DRUG RESISTANCE: Resistance has been shown to nalidixic acid, furazolidone, and co- trimoxazole, V. cholerae O1 lnaba isolates have been found to be muli-antibiotic resistant, when increasing resistance to ciprofloxacin(Footnote 19).

SUSCEPTIBILITY TO DISINFECTANTS: Susceptible to 2-5% phenol, 1% sodium hypochlorite, 4% formaldehyde, 2% glutaraldehyde, 70% ethanol, 70% propanol, 2% peracetic acid, 3-6% hydrogen peroxide, and 0.16% iodine(Footnote 14).

PHYSICAL INACTIVATION: Vibrio cholerae is sensitive to cold (loss of viability after a cold shock at 0ºC)(Footnote 20).

SURVIVAL OUTSIDE HOST: Cholera can survive in well water for 7.5 ± 1.9 days and the El Tor biotype can survive 19.3 ± 5.1 days(Footnote 21). The bacterium can survive in a wide variety of foods and drinks for 1-14 days at room temperature and 1-35 days in an ice box(Footnote 21). It has also been found on fomites at room temperature for 1-7 days(Footnote 21).


SURVEILLANCE: Monitor for symptoms. Confirm diagnosis by dark field microscopy of a wet mount of fresh stool, PCR or ELISA(Footnote 1,Footnote 3,Footnote 11).

Note: All diagnostic methods are not necessarily available in all countries.

FIRST AID/TREATMENT: Fluid replacement, electrolyte replacement and base i.v. fluid replacement followed by the WHO's oral rehydration solution (Na+ 90 mmol/L, K+ 20 mmol/L, Cl- 80 mmol/L, citrate (10 mmol/L and glucose 110 mmol/L) is the recommended treatment for dehydration(Footnote 1). Administering an antibiotic like ciproflaxin, doxycycline or co-trimoxazole reduces the duration of the illness(Footnote 1).

IMMUNIZATION: Routine vaccination for laboratory workers and travellers is not recommended(Footnote 22,Footnote 23). Traditional parenteral inactivated vaccine strains are available though not recommended for widespread use as they only provide protection for 3-6 months(Footnote 3,Footnote 14). Oral vaccines that provide protection for several years (up to 3) are available but their efficacy in endemic areas has not been confirmed(Footnote 3,Footnote 13).

PROPHYLAXIS: Chemoprophylaxis with antibiotics has not been shown to be effective(Footnote 1). Proper hygiene, sanitary measures, water treatment and careful food preparation are the best prophylactic measures in endemic areas(Footnote 1).


LABORATORY-ACQUIRED INFECTIONS: 12 cases of infection with 4 deaths were reported up to 1979(Footnote 24). The deaths were associated with mouth pipetting, contact with infectious feces and contaminated laboratory laundry(Footnote 24).

SOURCES/SPECIMENS: Feces and naturally or experimentally infected animals are the main specimens which contain the infectious agent(Footnote 22).

PRIMARY HAZARDS: The primary hazards when working with this agent are ingestion and accidental parenteral inoculation(Footnote 9,Footnote 14,Footnote 22). The risk of aerosol exposure is not known(Footnote 22).

SPECIAL HAZARDS: The risk of infection is higher in people who don't have gastric acid (i.e. due to gastrectomy or achlorhydria)(Footnote 2).


RISK GROUP CLASSIFICATION: Risk group 2(Footnote 25).

CONTAINMENT REQUIREMENTS: Containment Level 2 facilities, equipment, and operational practices for work involving infectious or potentially infectious materials, animals, or cultures.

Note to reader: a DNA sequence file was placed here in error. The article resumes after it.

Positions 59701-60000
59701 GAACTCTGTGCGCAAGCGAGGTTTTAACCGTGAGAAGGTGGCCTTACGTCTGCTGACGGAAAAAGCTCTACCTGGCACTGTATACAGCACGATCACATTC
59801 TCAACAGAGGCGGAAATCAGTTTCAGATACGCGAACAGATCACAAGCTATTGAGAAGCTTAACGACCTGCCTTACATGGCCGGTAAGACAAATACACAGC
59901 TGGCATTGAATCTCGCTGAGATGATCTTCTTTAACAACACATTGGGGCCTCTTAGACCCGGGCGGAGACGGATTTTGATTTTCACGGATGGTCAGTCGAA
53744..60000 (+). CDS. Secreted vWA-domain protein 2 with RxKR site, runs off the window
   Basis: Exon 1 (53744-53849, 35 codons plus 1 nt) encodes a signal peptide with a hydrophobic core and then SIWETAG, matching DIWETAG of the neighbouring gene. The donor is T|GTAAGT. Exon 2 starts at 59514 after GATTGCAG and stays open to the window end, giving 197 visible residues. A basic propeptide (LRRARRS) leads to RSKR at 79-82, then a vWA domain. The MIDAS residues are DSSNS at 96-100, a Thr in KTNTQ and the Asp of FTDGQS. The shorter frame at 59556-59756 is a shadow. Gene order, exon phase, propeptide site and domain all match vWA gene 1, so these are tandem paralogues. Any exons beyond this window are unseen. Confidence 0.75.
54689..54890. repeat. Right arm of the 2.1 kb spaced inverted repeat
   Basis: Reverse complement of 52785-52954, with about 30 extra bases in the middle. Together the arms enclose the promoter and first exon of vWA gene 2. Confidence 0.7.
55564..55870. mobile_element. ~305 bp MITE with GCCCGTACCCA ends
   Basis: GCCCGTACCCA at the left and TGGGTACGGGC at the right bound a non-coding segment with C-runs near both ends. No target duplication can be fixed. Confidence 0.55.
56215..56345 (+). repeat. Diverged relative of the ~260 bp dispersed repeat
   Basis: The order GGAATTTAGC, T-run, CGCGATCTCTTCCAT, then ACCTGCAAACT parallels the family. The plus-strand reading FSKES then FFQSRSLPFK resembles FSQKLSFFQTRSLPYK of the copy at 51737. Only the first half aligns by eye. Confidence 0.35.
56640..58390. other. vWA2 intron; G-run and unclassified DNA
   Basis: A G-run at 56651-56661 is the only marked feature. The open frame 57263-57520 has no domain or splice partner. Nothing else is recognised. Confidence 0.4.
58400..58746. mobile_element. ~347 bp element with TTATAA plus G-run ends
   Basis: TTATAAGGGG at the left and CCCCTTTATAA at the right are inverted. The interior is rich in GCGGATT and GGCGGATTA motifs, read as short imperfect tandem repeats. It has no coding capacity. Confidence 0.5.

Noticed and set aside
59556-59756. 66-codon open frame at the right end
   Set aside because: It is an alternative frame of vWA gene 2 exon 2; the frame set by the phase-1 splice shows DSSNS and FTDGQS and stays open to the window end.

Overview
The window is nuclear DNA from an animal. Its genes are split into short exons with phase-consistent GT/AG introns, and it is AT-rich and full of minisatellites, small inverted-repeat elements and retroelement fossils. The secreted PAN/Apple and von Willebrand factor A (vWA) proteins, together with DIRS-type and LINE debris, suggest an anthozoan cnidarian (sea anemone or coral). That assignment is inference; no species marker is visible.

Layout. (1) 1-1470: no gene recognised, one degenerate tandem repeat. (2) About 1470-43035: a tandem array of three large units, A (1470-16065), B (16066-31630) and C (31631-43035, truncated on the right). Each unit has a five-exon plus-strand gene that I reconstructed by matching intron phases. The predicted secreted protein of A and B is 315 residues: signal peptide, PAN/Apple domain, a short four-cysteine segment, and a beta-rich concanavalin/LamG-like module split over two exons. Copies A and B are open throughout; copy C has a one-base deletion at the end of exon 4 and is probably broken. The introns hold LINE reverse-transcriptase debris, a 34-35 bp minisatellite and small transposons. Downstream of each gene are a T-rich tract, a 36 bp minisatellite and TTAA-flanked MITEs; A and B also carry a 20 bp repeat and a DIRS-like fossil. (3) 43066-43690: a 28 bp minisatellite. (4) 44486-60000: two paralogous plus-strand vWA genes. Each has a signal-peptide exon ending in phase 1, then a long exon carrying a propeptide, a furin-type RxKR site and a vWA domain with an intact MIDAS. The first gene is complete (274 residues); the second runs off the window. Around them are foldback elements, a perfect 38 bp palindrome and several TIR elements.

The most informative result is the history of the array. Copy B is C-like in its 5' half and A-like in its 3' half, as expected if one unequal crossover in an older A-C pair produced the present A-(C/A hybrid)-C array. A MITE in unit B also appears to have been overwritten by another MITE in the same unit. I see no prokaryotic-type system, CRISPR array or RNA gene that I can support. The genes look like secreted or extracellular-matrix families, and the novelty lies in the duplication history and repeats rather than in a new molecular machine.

PROTECTIVE CLOTHING: Lab coat. Gloves when direct skin contact with infected materials or animals is unavoidable. Eye protection must be used where there is a known or potential risk to splashes(Footnote 26).

OTHER PRECAUTIONS: All procedures that may produce aerosols, or involve high concentrations or large volumes should be conducted in a biological safety cabinet (BSC). The use of needles, syringes, and other sharp objects should be strictly limited. Additional precautions should be considered with work involving animals or large scale activities(Footnote 26).


SPILLS: Allow aerosols to settle and, wearing protective clothing, gently cover spill with paper towels and apply appropriate disinfectant, starting at the perimeter and working towards the centre. Allow sufficient contact time before clean up (30 min)(Footnote 26).

DISPOSAL: All wastes should be decontaminated before disposal either by steam sterilization, incineration or chemical disinfection(Footnote 26).

STORAGE: The infectious agent should be stored in a sealed and identified container(Footnote 26).


REGULATORY INFORMATION: The import, transport, and use of pathogens in Canada is regulated under many regulatory bodies, including the Public Health Agency of Canada, Health Canada, Canadian Food Inspection Agency, Environment Canada, and Transport Canada. Users are responsible for ensuring they are compliant with all relevant acts, regulations, guidelines, and standards.

UPDATED: September 2010

PREPARED BY: Pathogen Regulation Directorate, Public Health Agency of Canada.

Although the information, opinions and recommendations contained in this Pathogen Safety Data Sheet are compiled from sources believed to be reliable, we accept no responsibility for the accuracy, sufficiency, or reliability or for any loss or injury resulting from the use of the information. Newly discovered hazards are frequent and this information may not be completely up to date.

Public Health Agency of Canada, 2010